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GavinW_29074's avatar
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May 24, 2012

SSL Renegotiation on PEN Test???

Hi there



We're currently getting some of our sites which are served through our F5's pen tested...



Our F5's are currently running v11.1.0 HF2.



The PEN test report has flagged the F5's as being vulnerable to - An SSL Renegotiation vulnerability...



I've had a search on AskF5 and have come up with a couple of Articles that seem to give differing stances...


SOL10737 ( suggests that the vulnerability has been patched and therefore we shouldn't be affected. It also states that the default value for 'Renegotiation' on the ClientSSL profile should be Disabled. However on checking our F5's, the default clientssl profile appears to have SSL Renegotiation enabled.



I then found SOL13512 (, which covers RFC5746 and suggests that the F5's should now support Secure Renegotiation only...



However running a check using SSLLabs ( I get a warning that says Secure Renegotiation is 'Not Supported'.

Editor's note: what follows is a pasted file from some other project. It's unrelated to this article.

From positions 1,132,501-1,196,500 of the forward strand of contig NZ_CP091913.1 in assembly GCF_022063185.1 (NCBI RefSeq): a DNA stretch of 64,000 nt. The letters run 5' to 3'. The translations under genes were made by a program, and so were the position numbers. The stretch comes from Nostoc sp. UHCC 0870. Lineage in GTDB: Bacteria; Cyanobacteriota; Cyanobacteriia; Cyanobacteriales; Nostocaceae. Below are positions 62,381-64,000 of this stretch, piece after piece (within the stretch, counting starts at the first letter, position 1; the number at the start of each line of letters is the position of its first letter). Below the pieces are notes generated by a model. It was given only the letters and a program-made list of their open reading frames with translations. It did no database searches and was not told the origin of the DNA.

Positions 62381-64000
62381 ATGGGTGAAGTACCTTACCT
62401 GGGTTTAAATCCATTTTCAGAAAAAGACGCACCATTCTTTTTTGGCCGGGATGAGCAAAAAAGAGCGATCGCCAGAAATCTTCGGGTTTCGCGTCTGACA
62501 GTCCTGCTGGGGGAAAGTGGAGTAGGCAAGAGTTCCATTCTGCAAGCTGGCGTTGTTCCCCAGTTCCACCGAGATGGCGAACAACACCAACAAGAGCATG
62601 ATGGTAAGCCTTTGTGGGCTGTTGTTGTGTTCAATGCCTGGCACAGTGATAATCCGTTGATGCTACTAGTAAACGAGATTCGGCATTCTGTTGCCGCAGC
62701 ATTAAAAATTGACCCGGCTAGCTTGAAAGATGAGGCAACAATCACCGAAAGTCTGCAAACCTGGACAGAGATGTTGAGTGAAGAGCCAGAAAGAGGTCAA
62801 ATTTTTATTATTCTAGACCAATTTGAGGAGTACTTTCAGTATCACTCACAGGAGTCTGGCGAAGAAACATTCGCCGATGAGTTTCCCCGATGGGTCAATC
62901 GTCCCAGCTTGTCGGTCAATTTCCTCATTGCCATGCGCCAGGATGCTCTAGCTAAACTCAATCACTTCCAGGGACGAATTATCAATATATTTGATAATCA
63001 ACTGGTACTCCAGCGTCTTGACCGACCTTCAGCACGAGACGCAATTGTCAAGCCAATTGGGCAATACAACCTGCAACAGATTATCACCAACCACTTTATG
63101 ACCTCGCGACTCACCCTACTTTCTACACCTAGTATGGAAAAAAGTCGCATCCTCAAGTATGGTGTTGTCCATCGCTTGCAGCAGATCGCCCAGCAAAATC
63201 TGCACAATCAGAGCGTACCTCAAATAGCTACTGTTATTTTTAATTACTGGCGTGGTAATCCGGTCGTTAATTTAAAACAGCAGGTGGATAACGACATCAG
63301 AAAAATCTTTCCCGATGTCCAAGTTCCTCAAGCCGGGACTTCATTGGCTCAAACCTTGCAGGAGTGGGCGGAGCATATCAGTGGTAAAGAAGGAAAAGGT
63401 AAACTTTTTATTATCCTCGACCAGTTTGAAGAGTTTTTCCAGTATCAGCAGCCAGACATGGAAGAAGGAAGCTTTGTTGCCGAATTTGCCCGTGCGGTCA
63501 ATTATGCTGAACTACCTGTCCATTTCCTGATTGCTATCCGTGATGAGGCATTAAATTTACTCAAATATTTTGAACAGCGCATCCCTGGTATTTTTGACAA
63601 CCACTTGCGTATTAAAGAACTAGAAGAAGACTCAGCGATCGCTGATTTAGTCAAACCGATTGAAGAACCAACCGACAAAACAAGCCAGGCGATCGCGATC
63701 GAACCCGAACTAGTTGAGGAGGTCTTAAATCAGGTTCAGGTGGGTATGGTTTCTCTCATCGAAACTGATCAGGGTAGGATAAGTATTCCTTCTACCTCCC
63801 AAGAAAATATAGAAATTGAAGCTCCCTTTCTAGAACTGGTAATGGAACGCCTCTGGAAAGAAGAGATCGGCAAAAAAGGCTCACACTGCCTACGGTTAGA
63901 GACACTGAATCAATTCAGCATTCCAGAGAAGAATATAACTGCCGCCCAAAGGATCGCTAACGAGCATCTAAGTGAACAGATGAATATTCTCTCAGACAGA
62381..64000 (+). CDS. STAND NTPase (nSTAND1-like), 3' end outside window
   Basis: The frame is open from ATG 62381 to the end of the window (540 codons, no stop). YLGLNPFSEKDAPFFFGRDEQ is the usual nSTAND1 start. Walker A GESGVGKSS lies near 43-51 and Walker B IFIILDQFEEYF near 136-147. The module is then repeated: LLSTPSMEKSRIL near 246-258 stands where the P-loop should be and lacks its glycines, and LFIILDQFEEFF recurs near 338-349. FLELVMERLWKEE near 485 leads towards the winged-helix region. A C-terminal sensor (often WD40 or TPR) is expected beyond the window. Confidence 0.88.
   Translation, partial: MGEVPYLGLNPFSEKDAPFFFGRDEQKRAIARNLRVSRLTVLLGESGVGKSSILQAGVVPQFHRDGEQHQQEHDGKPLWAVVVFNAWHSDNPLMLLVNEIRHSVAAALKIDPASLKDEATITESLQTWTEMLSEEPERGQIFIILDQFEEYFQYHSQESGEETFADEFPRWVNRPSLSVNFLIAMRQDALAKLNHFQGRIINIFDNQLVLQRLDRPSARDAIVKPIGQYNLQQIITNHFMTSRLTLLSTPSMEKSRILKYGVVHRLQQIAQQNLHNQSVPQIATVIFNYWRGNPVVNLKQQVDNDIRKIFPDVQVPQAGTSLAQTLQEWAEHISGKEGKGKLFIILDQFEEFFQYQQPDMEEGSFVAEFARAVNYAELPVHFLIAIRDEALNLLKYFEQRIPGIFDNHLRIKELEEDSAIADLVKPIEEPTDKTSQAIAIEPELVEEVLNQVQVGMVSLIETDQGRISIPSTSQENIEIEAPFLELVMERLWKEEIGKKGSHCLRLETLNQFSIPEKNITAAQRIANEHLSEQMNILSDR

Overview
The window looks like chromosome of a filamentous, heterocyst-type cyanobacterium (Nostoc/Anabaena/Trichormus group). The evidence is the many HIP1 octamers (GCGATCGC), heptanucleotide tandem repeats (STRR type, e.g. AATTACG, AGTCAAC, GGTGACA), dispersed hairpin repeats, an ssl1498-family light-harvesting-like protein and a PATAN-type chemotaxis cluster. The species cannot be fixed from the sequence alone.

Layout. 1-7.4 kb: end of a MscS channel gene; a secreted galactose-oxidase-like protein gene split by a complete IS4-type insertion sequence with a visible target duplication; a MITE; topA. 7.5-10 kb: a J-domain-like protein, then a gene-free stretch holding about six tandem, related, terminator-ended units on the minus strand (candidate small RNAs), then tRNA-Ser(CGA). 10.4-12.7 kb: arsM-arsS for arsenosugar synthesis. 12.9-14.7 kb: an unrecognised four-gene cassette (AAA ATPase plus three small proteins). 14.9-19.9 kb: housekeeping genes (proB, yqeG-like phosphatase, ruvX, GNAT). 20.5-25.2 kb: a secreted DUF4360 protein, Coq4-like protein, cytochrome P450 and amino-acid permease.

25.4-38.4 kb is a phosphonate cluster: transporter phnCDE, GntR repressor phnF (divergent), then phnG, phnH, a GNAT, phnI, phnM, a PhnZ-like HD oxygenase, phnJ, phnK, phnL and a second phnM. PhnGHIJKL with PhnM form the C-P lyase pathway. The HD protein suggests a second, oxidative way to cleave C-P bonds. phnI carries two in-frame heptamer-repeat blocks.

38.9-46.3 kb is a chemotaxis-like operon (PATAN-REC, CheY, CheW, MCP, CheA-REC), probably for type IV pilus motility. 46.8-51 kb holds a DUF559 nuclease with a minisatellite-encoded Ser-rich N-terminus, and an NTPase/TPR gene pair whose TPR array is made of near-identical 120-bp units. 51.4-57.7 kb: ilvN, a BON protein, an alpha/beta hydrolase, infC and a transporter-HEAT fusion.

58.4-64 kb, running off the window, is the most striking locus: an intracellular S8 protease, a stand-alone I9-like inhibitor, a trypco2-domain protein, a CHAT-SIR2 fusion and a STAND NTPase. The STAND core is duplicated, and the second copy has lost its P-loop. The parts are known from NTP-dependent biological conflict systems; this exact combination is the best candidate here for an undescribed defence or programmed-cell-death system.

So who's right?



And what, if any steps, should I take against the PEN test report???



Swift response appreciated as we're running some more tests over the next few days so can retest if required...







7 Replies

  • Ah, the pen test circle of death. It's like an elementry school game of he said, she said.... who do you believe? Believe your own eyes.



    Snag a Linux box and run the following test:



    openssl s_client -connect :



    It will connect, you'll see some cert data, then a blinking cursor. Type a capitol R and hit enter, soon you'll see:






    If you get an error:




    13627:error:14094410:SSL routines:SSL3_READ_BYTES:sslv3 alert handshake failure:s3_pkt.c:1102:SSL alert number 40


    13627:error:1409E0E5:SSL routines:SSL3_WRITE_BYTES:ssl handshake failure:s3_pkt.c:539:




    If you get:




    depth=0 /C=US/ST=WA/L=S/O=MyCompany/OU=IT/CN=localhost.localdomain/emailAddress=root@localhost.localdomain


    verify error:num=18:self signed certificate


    verify return:1